Federal agencies plan meetings to hear public say on managing 2 national monuments

Two federal agencies plan meetings for Kingman June 6 and other locations in May and June to give the public more say on managing two new national monuments and other federal lands in the Arizona Strip.

The Bureau of Land Management and National Park Service are scheduling scoping meetings for the Grand-Canyon Parashant National Monument, the Vermillion Cliffs National Monument and other areas.

The BLM manages 80 percent of the 1 million-acre Grand Canyon-Parashant National Monument and the Park Service the remainder.

The land is entirely in Mohave County.

The meetings are part of a process that Secretary of the Interior Gale Norton announced Wednesday, said Roger Taylor, field manager of the Arizona Strip office of the BLM in St.

George, Utah.

He said the meetings are designed to increase public participation to deal with "what are the issues and concerns that the public has about management of the monuments and other BLM lands here."

Norton announced the formal start of the Interior Department's work on drafting land management plans for Grand Canyon-Parashant, Vermillion Cliffs in Coconino County and 13 other national monuments that former President Bill Clinton established, the Associated Press reported Wednesday.

She was quoted as saying that she wants the BLM and Park Service "to make the planning process a model of how to involve the people who live and work closest to these monuments."

Clinton created Grand Canyon-Parashant and the 300,000-acre Vermillion Cliffs National Monument by proclamation in 2000.

The Mohave County supervisors, other elected officials and ranchers objected to the creation of the Grand Canyon-Parashant monument because they believed they had little say in the process and feared the designation would hurt grazing, mining and other economic development.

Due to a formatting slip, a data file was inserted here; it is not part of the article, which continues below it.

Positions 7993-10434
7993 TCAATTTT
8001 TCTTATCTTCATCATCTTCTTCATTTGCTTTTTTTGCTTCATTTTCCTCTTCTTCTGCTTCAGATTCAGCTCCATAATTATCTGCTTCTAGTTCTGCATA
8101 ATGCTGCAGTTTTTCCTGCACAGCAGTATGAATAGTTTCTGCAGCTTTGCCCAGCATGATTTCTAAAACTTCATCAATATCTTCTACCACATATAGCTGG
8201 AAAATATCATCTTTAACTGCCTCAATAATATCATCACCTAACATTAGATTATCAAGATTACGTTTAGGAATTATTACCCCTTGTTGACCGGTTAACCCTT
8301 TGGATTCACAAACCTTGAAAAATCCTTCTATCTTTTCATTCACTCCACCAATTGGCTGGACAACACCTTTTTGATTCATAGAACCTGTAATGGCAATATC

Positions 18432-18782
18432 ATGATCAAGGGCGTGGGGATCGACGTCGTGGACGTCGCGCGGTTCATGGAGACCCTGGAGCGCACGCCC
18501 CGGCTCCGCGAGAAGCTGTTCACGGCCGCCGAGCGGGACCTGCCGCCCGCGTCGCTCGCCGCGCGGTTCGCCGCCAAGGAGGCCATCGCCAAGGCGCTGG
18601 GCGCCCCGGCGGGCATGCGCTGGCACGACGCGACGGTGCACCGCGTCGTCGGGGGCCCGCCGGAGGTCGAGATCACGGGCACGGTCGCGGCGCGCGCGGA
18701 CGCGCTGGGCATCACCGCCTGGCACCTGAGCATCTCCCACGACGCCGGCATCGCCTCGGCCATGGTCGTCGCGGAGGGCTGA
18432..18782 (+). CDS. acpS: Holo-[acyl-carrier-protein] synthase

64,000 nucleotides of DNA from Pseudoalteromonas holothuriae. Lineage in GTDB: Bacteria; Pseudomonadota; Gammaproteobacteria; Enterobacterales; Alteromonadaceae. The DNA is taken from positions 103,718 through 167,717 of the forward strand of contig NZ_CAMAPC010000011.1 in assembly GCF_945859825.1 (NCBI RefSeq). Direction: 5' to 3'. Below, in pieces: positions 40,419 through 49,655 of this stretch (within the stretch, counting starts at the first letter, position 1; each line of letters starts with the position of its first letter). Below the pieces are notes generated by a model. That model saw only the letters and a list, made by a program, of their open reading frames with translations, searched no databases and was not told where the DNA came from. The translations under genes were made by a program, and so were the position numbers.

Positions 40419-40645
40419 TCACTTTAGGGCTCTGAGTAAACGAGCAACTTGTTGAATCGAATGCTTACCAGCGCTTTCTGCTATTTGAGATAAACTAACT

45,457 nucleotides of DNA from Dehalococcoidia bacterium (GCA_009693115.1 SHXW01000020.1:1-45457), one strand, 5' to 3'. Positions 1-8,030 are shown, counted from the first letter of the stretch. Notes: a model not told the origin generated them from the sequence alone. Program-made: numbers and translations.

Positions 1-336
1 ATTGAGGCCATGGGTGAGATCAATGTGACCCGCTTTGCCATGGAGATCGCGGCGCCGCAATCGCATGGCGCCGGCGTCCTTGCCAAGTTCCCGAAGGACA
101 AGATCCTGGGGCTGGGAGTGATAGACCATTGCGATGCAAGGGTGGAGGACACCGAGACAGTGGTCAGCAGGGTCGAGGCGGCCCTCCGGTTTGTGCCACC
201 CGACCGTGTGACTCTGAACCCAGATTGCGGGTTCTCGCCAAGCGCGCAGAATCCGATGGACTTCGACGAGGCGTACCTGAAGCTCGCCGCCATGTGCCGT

Last May, Mohave County Supervisor Chairman Pete Byers sent a letter to Norton urging her to reduce the monument by half.

In response to letters from Byers, county supervisors elsewhere, governors and others, Norton created the new process, Taylor said.

While he has not seen the details, a member of the Mohave County Public Land Use Committee remains critical of the federal government's management of Grand Canyon-Parashant.

The committee advises the county supervisors on dealing with state and federal agencies that manage public lands.

"They are going to ask the public what do they perceive as the issues," retired forester and Kingman resident Truman Puchbauer said.

"That is kind of backwards.

They should have asked that before they established the monument."

National Park Service planner Darla Sidles responded, "The decision has been made" to establish the monument.

"Let's makes the best of it."

Sidles, who is based in St.

George and is assistant manager for Grand Canyon-Parashant National Monument, said county, state and tribal governments will participate in the management plans for the national monuments.

"This is a unique situation in that (Grand Canyon-Parashant) is managed jointly by the two agencies, and it is going to provide a good opportunity for us to take the best of both agencies," she said.

Both agencies have hired additional staff to manage the monument, Taylor said.

He added that the agencies will decide whether to close or keep dirt roads open to vehicles.

Taylor said the monument has not been "inundated" with visitors, probably because of its remoteness.

The closest paved road is about 20 miles from the northern boundary: Interstate 15 near Mesquite, Nev.